The Mundari, also referred to as Mandari, are a small ethnic group and one of the Nilotic peoples, living north of the capital of Juba, South Sudan. Like other Nilotic tribes, they are very cattle-oriented and treasure their cattle more than anything else and are said to sleep close to their most prized cow. Their cattle serves as food, a form of currency and a mark of status. I found living with the tribe for three days an exceptional experience.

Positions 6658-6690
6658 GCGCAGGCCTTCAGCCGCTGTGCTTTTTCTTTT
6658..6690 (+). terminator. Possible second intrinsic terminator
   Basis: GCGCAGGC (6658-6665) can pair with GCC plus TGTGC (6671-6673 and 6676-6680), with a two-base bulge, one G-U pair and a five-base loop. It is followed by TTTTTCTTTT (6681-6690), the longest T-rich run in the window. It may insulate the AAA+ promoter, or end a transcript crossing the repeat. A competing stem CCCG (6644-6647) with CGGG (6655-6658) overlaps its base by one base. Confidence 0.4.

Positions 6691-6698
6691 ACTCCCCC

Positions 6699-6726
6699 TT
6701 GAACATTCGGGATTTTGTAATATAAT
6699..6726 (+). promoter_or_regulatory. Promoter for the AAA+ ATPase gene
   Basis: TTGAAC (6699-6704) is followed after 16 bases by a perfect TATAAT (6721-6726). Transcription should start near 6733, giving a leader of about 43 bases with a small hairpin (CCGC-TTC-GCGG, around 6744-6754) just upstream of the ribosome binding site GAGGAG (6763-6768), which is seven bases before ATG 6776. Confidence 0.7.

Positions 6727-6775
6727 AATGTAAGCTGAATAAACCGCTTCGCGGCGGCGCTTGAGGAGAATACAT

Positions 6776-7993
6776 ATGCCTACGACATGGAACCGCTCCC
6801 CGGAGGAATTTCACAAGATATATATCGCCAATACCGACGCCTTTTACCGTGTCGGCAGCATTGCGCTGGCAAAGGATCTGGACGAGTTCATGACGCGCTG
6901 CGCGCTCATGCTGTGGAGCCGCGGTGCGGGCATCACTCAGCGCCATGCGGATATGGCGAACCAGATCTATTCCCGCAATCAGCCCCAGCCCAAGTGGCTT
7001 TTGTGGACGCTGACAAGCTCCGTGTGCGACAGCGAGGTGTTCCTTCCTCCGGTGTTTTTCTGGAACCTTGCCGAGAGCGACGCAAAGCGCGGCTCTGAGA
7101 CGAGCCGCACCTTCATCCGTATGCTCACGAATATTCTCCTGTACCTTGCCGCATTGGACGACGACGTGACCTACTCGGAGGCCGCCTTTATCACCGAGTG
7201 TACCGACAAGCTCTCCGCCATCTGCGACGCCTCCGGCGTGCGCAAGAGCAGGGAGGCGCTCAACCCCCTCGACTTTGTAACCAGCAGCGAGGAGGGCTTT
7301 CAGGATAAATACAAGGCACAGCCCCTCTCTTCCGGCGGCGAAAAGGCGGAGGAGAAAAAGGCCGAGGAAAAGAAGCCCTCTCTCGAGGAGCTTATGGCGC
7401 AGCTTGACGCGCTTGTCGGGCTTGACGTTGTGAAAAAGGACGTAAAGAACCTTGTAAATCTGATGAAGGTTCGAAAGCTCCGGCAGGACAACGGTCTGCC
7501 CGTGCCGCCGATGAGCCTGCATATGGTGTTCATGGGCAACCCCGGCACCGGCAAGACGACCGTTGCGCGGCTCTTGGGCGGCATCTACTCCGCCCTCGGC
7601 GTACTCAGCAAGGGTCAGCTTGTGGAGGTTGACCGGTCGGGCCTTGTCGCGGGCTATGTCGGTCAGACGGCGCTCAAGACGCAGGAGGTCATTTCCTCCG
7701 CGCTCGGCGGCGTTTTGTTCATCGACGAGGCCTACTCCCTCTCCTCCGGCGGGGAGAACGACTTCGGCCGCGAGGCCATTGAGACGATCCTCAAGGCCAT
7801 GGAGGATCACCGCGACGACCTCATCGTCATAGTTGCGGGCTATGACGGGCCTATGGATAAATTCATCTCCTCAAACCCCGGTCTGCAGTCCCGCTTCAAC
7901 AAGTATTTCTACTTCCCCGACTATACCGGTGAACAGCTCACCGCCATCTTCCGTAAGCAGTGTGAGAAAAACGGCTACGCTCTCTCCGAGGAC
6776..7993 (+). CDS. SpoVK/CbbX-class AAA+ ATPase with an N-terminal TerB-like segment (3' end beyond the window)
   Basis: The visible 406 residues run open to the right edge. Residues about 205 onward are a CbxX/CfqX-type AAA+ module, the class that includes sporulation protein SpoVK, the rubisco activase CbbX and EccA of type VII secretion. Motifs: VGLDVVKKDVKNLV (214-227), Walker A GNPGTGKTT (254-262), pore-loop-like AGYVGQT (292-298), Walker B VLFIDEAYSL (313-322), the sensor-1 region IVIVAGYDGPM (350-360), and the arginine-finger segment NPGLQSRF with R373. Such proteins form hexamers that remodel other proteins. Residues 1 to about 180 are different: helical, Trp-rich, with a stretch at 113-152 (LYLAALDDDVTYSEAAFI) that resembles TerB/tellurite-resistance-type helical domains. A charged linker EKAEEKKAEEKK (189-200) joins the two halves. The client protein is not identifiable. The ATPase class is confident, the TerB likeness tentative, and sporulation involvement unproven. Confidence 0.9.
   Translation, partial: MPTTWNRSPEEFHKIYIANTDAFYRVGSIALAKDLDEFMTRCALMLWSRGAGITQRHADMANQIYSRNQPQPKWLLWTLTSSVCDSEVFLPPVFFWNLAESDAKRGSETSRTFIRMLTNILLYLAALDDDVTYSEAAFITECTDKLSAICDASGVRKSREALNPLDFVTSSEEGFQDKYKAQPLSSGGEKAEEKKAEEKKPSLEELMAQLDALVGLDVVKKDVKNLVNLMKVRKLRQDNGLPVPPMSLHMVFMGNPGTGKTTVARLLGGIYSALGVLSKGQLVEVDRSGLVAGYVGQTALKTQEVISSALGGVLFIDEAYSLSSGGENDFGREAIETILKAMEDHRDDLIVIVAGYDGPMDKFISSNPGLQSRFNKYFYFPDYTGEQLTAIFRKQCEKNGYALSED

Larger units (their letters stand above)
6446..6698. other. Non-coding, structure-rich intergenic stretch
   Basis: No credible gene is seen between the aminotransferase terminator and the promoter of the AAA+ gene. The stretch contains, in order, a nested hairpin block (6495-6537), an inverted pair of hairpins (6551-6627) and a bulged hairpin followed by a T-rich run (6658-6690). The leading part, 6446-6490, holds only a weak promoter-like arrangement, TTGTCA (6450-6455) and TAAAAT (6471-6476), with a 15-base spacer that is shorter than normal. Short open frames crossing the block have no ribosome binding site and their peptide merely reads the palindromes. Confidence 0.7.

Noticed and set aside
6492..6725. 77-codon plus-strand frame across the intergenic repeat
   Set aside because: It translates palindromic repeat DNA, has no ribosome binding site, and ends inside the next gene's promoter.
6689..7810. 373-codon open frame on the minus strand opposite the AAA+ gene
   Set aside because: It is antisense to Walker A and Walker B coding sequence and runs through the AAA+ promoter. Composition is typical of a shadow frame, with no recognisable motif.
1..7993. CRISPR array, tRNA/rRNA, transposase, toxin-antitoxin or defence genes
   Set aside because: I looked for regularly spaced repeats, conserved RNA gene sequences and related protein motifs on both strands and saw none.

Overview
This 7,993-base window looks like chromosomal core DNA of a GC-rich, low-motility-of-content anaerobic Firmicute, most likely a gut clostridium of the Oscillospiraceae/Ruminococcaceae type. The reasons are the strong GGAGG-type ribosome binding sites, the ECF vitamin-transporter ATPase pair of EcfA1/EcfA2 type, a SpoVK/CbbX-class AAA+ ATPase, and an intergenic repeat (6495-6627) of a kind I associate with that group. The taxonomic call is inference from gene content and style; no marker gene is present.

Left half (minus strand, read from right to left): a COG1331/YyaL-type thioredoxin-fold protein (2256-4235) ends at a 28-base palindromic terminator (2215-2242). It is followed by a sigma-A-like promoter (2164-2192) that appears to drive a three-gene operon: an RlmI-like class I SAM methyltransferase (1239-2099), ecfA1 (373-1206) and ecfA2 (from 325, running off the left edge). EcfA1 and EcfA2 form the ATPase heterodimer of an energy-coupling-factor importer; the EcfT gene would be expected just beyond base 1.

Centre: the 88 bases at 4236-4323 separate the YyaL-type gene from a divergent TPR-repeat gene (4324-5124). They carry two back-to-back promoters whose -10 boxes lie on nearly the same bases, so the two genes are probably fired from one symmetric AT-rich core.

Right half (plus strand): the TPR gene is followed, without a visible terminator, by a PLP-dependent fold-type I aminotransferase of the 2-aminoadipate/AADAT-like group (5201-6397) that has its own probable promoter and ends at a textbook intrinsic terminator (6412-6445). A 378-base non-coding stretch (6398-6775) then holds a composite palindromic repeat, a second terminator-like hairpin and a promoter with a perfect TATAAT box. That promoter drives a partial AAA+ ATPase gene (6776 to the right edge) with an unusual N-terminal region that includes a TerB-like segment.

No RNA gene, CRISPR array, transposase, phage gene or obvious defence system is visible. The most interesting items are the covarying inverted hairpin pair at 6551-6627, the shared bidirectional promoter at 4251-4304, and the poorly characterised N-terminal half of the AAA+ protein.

The cattle are treated like members of the family and are well looked after. Ash from burnt cow dung is applied not only to the Mundari themselves, but also on their cattle as it acts as a natural antiseptic, mosquito repellent and provides protection for the skin from the scorching sun.
The Mundari farm a breed of domestic cattle called Ankole-Watusi, which is characterised by very large, curved horns, and is also known as “the cattle of kings”. These cows grow up to eight feet tall, and are worth as much as $500 each. – Joe Bürgi